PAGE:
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Reiter's Syndrome

Also called: Reactive Arthritis

- Summary
- About Reiter's syndrome
- Risk factors and causes
- Signs and symptoms
- Diagnosis methods
- Treatment options
- Prevention methods
- Questions for your doctor

Reviewed By:
Vikas Garg, M.D., MSA

Summary

Reiter's syndrome is a type of arthritis that forms as a reaction to an infection in the body. It involves three conditions: inflammation in and around a joint (arthritis), in the urinary tract (urethritis) and in the lining of the eye (conjunctivitis).

Reiter's syndrome can develop after a person has a gastrointestinal infection or a sexually transmitted disease. However, most people do not develop Reiter's syndrome after having either of these common infections. The reasons that some people develop Reiter's syndrome and others do not are not fully understood.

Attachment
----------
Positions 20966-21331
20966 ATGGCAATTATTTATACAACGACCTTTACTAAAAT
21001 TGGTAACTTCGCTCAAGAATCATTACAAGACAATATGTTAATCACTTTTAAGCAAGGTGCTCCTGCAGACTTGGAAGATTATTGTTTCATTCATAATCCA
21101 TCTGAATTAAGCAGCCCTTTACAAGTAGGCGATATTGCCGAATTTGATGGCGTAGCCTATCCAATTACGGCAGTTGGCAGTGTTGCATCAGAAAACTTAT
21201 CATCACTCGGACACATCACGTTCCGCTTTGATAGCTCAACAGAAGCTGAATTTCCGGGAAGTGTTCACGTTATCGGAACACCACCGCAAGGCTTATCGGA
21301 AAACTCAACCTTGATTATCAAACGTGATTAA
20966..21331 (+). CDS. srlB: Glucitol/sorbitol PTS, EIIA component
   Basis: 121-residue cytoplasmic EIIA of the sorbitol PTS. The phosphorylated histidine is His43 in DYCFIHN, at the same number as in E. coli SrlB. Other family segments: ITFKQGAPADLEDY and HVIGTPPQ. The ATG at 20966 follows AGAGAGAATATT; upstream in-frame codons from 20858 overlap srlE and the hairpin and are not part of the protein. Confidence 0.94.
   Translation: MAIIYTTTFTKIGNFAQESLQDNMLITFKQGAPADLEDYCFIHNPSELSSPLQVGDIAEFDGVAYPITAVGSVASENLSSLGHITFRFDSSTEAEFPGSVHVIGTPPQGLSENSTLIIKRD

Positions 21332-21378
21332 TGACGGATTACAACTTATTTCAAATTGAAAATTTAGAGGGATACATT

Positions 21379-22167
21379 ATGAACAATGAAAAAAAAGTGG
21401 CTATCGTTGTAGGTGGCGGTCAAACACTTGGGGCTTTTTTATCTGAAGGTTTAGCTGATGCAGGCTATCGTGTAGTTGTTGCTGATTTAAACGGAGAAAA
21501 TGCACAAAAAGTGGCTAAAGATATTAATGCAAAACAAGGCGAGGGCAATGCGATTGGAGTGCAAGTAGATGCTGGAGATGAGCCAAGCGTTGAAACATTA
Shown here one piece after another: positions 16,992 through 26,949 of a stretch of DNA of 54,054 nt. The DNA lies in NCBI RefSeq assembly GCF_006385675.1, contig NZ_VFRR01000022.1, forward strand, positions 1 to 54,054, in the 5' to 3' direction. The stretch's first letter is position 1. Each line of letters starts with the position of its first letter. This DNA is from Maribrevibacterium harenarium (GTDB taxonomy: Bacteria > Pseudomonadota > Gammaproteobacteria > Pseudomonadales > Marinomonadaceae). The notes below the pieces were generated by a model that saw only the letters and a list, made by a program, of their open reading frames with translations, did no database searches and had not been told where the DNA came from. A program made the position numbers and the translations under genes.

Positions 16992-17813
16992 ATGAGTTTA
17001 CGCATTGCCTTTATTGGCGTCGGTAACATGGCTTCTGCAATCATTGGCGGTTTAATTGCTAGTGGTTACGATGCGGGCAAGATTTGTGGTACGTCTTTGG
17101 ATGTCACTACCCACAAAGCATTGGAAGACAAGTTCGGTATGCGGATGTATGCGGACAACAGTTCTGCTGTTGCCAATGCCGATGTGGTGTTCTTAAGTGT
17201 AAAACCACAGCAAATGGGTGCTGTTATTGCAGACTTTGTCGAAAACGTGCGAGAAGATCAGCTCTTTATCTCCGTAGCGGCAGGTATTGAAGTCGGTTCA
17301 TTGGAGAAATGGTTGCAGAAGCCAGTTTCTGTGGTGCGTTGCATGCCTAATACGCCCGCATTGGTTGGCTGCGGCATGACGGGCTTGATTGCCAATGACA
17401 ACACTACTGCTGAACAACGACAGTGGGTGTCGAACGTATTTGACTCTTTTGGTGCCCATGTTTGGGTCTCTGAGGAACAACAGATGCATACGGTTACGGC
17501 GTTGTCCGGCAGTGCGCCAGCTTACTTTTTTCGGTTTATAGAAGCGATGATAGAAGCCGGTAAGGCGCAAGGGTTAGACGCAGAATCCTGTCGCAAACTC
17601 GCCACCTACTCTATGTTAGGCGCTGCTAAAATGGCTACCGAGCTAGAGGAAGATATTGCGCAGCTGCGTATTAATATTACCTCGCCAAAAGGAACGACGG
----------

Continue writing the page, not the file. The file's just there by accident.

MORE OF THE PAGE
Two to four weeks after the initial infection, a person with Reiter's syndrome may experience joint pain, commonly in the knees, ankles, feet or lower back. Conjunctivitis makes the eyes red and inflamed. Inflammation in the urinary system causes frequent urges to urinate or a burning sensation during urination. These symptoms may occur together or separately.

There are no specific tests to diagnose Reiter's syndrome. A medical history and description of symptoms can help a physician rule out other conditions and point to Reiter's syndrome.

The infectious symptoms can be treated with antibiotics. The pain and inflammation in the joints may be treated with drugs such as anti-inflammatories. For most patients, treatment resolves symptoms of Reiter's syndrome within several months.

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Review Date: 11-06-2008
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